I came in contact with Sanjay Gandhi through an acquaintance, Tripathi. I would carry out small errands such as buying tickets for the Gandhi family, whereby I would meet Sanjay just enough number of times for him to remember my name and face. Those days it was not easy to meet the Gandhi family as they were not in power. In the meantime, my business associate, Chanana, told me about the USSR barter trade where the country bought commodities from India, and it was through political patronage. We designed a deal — I would get the export order, he would put in the working capital, and we would divide the money 50:50. I decided to enlist the help of a relative, who had a fairly tarnished image — Rajinder Mittal — to meet Swami Dhirendra Brahmachari. He was known to wield great influence then and I had a straight conversation with him. After several long dicussions, he arranged a meeting with Rajiv Gandhi.
I went to Bungalow 2, Motilal Nehru Marg and met Rajiv’s man Friday, Vijay Dhar. After a 10-minute chat, I was in business. Swamiji and Tripathi were to be given a cut. After we bagged the contract, the Soviet official asked me to meet Tulsi Tanna, the monopoly exporter in the trade. Under the guise of helping me, he made an offer that included me splitting the profit by opting out of the trade. Although it looked like easy money, I declined. In a hilarious turn of events, after the first consignment reached Moscow, Tanna accused us of selling inferior quality rice instead of basmati. I flew down to the capital city and asked the Soviet officials for samples of Tanna’s stock that was more white but was original parimal rice, inferior than basmati. I accepted my mistake and agreed to change future stock. I immediately called Delhi and asked them to sell off the existing produce and send cheaper parimal rice instead. Here was a case of an ignorant customer insisting on a low-grade product, leaving us with more money on the table!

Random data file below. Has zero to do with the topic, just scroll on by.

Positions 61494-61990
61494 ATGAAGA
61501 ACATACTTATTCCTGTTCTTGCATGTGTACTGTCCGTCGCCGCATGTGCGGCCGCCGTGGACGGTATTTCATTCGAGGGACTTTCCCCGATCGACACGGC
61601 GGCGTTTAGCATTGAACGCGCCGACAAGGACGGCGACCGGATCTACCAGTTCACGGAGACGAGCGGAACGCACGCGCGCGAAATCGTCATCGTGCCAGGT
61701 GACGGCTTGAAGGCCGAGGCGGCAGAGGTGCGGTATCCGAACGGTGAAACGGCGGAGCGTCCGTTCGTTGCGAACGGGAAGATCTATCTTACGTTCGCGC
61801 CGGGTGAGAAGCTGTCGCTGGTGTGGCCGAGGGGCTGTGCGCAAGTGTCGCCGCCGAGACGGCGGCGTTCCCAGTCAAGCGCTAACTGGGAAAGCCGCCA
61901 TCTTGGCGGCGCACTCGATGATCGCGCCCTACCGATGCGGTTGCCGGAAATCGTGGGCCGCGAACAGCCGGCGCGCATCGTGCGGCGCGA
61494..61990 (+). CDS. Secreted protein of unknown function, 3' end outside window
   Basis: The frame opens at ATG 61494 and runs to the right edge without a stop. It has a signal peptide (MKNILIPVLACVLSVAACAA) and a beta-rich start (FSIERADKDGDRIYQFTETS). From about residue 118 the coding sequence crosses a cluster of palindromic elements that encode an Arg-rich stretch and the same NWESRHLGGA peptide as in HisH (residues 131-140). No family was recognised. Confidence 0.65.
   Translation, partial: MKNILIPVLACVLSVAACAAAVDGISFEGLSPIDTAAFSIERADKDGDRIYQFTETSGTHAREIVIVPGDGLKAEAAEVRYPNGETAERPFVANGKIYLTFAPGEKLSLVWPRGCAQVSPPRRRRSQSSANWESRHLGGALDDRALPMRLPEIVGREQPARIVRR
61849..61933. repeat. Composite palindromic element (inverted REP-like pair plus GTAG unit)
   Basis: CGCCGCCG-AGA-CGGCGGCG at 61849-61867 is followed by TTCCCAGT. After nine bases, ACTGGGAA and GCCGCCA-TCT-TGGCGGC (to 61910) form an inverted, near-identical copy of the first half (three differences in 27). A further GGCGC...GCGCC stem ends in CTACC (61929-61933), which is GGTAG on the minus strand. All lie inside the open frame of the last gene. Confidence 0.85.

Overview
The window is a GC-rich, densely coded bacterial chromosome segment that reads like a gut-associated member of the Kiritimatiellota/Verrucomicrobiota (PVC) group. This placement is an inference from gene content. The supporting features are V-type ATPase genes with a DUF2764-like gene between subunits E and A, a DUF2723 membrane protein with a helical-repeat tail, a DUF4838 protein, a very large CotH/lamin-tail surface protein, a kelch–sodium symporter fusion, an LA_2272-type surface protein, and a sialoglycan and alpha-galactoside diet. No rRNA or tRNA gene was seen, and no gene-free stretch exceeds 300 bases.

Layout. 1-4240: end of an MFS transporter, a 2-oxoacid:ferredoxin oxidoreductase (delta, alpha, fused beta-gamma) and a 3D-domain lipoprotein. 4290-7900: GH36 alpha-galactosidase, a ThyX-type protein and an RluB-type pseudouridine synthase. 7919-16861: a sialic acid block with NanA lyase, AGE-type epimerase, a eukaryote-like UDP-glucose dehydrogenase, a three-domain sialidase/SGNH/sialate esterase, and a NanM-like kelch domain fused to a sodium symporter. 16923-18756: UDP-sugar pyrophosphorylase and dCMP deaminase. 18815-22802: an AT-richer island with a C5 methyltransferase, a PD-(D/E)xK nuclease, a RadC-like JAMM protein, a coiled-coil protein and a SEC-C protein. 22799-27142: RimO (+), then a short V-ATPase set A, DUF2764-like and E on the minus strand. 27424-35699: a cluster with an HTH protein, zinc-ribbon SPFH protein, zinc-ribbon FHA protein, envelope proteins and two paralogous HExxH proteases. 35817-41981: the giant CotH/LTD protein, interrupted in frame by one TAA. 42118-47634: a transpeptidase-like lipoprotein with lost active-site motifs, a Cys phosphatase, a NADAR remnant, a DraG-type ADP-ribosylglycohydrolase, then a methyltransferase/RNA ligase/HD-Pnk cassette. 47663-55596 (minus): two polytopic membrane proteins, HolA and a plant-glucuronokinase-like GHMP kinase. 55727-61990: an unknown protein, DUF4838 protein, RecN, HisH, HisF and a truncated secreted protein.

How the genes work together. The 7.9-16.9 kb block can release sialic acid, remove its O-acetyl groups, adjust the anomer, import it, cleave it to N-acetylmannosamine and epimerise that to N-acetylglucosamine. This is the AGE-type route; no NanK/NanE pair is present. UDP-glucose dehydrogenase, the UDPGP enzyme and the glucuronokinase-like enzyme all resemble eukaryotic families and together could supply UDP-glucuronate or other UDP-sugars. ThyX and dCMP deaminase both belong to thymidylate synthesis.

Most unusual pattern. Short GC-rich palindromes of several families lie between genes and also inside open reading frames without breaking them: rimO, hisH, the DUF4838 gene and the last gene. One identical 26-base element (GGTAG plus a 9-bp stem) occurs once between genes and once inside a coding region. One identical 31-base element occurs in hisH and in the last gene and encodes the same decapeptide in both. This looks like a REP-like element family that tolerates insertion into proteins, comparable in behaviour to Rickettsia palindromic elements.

As the business grew, so did Swamiji’s greed. For a 1983 contract, even though he took an advance of Rs.2 crore as his share of the profit, he urged the Russians to give the business to some other firm, where he had become part-owner. When I learnt of this, I asked my friend, Vijay, to request Swamiji to return the advance. The matter reached Rajiv Gandhi, and then Indira Gandhi. I can never forget the day I was called to the PM’s house. I was there sharp at 7 pm and must have waited till midnight when I was finally called in. There were three people in the room, Mrs Gandhi, Rajiv and Swamiji.